I was looking for a special review to post for the weekend but couldn't really find one that appealed. Then I remembered I'd name-checked Rick Wakeman in this Howard Riley two-fer.
Rick Wakeman always brings a smile to the face...
At Lincoln Cathedral
Heliopause (HPVP 105CD)
Upon Arrival; Timeless; Round Midnight; High Lights; Only; Soundings; Ocean Walk.
Howard Riley (p) (25th September 2001).
33 Jazz Records (33Jazz 126)
Consequences; Feelgood; Old Times; Nobility; Enabling; Chance Encounter; Last Night; Spring Fling; Rituals; Thinking of Then; Trinkling; Further Consequences.
Howard Riley (p) (6th May 2003).
If I were to mention Britain’s pre-eminent jazz pianist, a man with a fondness for Ellington and Monk yet with a doggedly individual streak, I bet you’d be thinking of Stan Tracey. Let’s consider for a moment a less fashionable alternative, who, were it not for an excursion into the stormy waters of free jazz and improvised music in the 1970s, may well be enjoying such recognition. Even in the wildest trios with Barry Guy and Tony Oxley, Huddersfield born Riley’s jazz roots were clear. As the years have passed his style has mellowed to the point now where it must now be considered universally accessible. Years of exploring his limits have left Riley with a creative reservoir that few can match, and these very different examples of the challenging discipline of solo performance offer welcome glimpses of his talents.
Although actually a studio session, Consequences was conceived as as a live-in-the-studio performance. There may have been no audience, but neither are there any alternate takes - this is the music as it happened. Many of the earlier studio solos had an almost miniaturesque quality, offering short but intense musical statements. With an average performance length of over five minutes, this session is relatively looser, though each piece remains tightly focused. Styles range from the darkly claustrophobic bookends, ‘Consequences’ and ‘Further Consequences’ (which suggest shared ground with Paul Bley), to bebop (‘Last Night’), angular abstraction (‘Enabling’), Monk (‘Chance Encounter’) and even blues drenched boogie-woogie (‘Spring Fling’). Very up front studio engineering brings a rawness that keeps you riveted for an unflagging sixty minutes. A superb document of Riley at his best, Consequences also makes a perfect introduction for any newcomer.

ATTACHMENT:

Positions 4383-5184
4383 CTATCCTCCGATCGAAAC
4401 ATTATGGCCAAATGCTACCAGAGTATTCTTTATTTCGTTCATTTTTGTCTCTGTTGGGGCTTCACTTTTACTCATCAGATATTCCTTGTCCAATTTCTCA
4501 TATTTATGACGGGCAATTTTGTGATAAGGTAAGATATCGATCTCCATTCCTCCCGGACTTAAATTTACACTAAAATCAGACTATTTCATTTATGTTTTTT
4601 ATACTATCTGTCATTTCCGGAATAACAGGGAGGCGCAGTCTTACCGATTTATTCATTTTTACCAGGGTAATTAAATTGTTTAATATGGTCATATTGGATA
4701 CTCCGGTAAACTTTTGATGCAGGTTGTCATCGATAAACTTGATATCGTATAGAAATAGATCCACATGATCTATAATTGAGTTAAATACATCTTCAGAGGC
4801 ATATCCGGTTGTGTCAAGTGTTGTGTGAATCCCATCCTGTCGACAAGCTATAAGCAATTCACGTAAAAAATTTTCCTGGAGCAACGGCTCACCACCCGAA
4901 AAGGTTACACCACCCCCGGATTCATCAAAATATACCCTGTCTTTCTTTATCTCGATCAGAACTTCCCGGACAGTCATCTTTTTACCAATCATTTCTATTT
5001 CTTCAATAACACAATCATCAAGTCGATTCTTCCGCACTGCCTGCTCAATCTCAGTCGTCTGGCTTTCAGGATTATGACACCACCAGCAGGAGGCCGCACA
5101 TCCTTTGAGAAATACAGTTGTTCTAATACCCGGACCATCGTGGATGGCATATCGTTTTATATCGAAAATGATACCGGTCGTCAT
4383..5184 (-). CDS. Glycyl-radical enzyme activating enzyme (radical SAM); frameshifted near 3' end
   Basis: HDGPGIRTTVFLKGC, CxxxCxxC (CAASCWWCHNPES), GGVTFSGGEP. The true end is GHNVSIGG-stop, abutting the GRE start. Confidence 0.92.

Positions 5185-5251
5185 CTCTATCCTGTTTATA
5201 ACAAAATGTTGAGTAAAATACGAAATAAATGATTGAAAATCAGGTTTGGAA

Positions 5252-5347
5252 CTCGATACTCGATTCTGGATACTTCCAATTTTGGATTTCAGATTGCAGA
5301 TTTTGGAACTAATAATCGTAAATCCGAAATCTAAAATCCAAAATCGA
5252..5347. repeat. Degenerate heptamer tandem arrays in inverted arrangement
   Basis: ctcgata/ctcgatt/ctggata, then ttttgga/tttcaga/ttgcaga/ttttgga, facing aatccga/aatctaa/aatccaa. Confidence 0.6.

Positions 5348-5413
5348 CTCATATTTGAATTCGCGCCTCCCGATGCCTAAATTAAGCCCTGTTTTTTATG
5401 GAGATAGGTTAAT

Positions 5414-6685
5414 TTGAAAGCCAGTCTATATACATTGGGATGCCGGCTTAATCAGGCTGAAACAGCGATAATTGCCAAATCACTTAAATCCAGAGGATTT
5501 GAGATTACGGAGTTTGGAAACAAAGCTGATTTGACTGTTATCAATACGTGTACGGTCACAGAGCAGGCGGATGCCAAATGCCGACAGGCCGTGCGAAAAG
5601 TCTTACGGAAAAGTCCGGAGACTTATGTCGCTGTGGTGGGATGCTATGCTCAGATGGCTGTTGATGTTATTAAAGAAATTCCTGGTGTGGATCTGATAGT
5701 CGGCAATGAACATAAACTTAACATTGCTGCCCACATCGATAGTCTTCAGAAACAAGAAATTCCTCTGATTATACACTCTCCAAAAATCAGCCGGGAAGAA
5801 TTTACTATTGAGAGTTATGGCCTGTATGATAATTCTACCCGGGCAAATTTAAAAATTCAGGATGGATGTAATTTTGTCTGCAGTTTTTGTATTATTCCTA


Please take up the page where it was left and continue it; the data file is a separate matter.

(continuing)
The Lincoln Cathedral performance suggests that Riley may now be enjoying increasing parity with Tracey, himself no stranger to performing in these vast and ancient spaces. It is good that Riley should be receiving such recognition, though less flattering that the release is part of a series that includes the visit to Lincoln of one Rick Wakeman. Recorded in 2001 on the Local Authority’s Steinway Grand, Lincoln is a more sombre, contemplative and even compromised disc than Consequences. Unlike that recording, where the listener was placed underneath the instrument’s hammers, this sound recording places the listener very much outside of the piano.
The opening ‘Upon Arrival’ sees Riley exploring a simple motif from many different angles. ‘Timeless’ and a pretty straight version of ‘Round Midnight’ continue the relatively low key approach. It is clear that Riley is cleverly exploring the acoustics of the space, letting overtones ring for maximum impact. Only on ‘Soundings’ does anything more muscular emerge, and the closing ‘Ocean Walk’, with its strong left hand walking bassline, has the first inkling of a rhythmic feel. Clearly context is everything, and the sense of restraint produced by the occasion is in marked contrast to the incendiary charge of Consequences. An ‘enhanced’ CD comes with the package, offering binaural surround sound recordings of a selection of performances and an MPG video of ‘High Lights’. A nice document of a special day, but given a choice, the incendiary Consequences is the disc to go for.
(Jazz Review, March 2006)